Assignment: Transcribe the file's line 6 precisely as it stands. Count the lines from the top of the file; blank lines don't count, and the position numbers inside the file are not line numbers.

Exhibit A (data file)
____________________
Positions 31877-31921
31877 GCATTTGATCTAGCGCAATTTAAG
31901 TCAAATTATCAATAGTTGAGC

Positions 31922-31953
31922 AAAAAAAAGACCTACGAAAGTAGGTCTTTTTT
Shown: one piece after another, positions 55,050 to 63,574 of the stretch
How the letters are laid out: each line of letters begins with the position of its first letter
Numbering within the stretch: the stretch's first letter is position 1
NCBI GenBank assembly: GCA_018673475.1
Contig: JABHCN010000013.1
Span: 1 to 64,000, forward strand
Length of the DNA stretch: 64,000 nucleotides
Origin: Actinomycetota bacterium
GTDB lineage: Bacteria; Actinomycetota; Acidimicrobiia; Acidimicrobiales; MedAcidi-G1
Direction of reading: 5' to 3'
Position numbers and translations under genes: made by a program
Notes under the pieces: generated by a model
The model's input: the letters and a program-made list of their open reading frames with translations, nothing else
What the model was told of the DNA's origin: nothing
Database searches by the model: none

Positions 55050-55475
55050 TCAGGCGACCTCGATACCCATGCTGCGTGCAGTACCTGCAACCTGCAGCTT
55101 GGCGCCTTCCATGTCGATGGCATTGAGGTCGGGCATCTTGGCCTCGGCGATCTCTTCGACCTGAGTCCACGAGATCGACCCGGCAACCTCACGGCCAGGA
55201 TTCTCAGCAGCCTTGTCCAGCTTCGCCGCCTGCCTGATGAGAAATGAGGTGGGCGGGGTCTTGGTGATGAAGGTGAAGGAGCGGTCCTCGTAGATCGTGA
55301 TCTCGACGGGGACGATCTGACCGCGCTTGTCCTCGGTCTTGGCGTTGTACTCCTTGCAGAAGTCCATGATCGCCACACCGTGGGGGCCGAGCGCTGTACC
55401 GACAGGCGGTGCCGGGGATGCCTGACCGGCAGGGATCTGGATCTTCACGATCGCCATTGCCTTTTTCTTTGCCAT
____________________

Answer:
Shown: one piece after another, positions 55,050 to 63,574 of the stretch